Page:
The Schlager Files: Section 2: PROPTASTIC


Next up in our celebration of our favourite sub-genres of Schlager, is the countdown of our top three prop-centric performances!

Sometimes, coming on stage and singing your song just isn’t enough. You’re confident that your song is amazing enough to captivate people’s ears, but how are you going to make sure that their eyes focus on you, and only you during those three minutes? You don’t want their eyes wandering over to check out the stage or the audience. And heaven knows you don’t want to be competing for their attention with the bowl of Sainsbury’s Taste The Difference cheese & onion crisps they’ve placed on their lap! No no no! You want to make sure that you capture their attention from the very beginning, and mesmerize them for the duration of the performance, spellbinding them into submission.

The next three performances demonstrate perfectly how to do this………by using a prop! We love each of them because they’ve coupled a flawless schlager track with a compelling stage show. And we really believe that there is no better form of entertainment.

Here they are;


3. Lena Philipsson – ‘It Hurts’

Lena Philipsson gave what has been one of the most memorable performances in both Melodifestivalen and the Eurovision Song Contest in recent years. The song is undeniably fantastic and was always going to do well in both competitions. But leaving nothing to chance, Lena decided to implement a very special element into the performance – having a microphone stand as a dancing partner! Strutting onto the stage, grabbing her willing cohort, and suggestively humping it and throwing it around the stage whilst belting out her opus, meant that EVERYBODY’S eyes were glued to her performance and positively stunned at the breathtaking final victorious moment of the Lena & Mic tango.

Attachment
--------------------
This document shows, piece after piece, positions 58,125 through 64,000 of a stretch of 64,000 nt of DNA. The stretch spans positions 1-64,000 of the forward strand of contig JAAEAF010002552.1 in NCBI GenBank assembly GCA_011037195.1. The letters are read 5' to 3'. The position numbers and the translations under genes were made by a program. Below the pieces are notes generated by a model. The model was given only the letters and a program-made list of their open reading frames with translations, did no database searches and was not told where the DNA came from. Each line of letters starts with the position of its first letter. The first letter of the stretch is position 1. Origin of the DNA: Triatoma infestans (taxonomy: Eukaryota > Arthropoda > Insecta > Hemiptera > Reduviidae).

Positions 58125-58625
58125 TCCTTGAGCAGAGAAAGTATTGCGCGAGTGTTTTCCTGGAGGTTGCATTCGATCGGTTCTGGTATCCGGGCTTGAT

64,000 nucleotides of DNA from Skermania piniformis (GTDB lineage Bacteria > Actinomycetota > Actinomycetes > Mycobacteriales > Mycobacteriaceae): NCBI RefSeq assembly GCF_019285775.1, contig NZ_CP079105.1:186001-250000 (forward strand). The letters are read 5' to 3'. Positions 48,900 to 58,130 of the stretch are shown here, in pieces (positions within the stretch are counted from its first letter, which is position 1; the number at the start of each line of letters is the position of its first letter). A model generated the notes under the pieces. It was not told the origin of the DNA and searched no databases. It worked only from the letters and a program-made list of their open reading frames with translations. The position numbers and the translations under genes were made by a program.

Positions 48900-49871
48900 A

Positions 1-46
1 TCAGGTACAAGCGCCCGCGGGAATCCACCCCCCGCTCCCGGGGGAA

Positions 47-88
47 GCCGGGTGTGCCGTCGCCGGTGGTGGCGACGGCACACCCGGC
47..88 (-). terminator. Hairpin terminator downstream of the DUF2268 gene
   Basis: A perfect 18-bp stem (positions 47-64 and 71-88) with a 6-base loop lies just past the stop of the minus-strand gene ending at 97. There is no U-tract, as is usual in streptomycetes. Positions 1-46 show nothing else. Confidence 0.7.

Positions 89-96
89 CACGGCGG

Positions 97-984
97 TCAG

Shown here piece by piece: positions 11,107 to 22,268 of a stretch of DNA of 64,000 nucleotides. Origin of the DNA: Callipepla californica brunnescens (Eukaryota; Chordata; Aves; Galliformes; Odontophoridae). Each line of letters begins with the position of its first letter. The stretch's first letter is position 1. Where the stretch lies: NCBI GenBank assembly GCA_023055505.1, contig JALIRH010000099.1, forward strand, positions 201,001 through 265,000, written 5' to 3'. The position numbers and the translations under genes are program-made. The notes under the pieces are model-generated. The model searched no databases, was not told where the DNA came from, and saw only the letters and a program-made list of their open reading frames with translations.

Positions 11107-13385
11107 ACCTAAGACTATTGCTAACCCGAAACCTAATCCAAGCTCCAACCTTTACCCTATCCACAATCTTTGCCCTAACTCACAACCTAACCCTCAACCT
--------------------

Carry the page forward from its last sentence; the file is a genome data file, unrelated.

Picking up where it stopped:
2. Carola – ‘Evighet’

This use of prop is all the more spectacular here because you actually can’t see the prop in question! It’s a wind machine. And to this day, no artist has ever mastered the use of a wind machine like Carola did for ‘Evighet’. She didn’t just stand there in a light breeze, crooning away. No. She insisted that the wind machine was turned up to full power, poised herself defiantly as the wind bellowed through her hair and chiffon, and then proceeded to march around the stage and its attached catwalk, commanding that the wind machine follow her five steps ahead at all times, and directing it to perfection for every single camera angle. All this whilst belting out one of the most spectacular Schlager songs of all time. Like Lena Philipsson, this was another Melodifestivalen winner that went on to do well at Eurovision.


1. Anne-Lie Ryde – ‘Sa Nara’

Eight years after cinema goers had been terrorised by the 40ft monster in the film, Anaconda, Anne-Lie Ryde took to the stage at Melodifestivalen and unleashed an even bigger and wider beast – her brown feather boa. Taking notes from the Lena Philipsson performance the year before, Anne-Lie was fully expecting 2005 to be her year. After all, she’d carefully made sure that she had all the same elements as Lena’s winning show; a middle aged woman making a long overdue comeback with a Schlager song, and a clever prop! Anne-Lie was actually favourite to win her Heat that week, and you can tell by the look on her face during that performance that she was expecting nothing less. Unfortunately though, she failed to qualify. Why? We’ll never understand. We were engrossed in her performance from the second we saw those manic staring eyes and that crazy smile. On her back, on a bench, writhing around in ecstacy whilst trilling a perfect Thomas G:Son song, the performance only got better and better once the boa was introduced. It kept expanding more and more, until it was elevated all on its own, and even dancing over Anne-Lie’s head at one stage. For a moment we were sad when it was pulled away from the stage by the camera, through the audience, tickling many spectators as it went its way. However, we were happy again when we saw the tech man in full shot whilst Anne-Lie was singing, putting the boa back behind the bench to be used later. And sure enough, it came out again at the end to be clutched one more time by its lady. An incredible lady, an incredible song, but most of all – an incredible spectacle!

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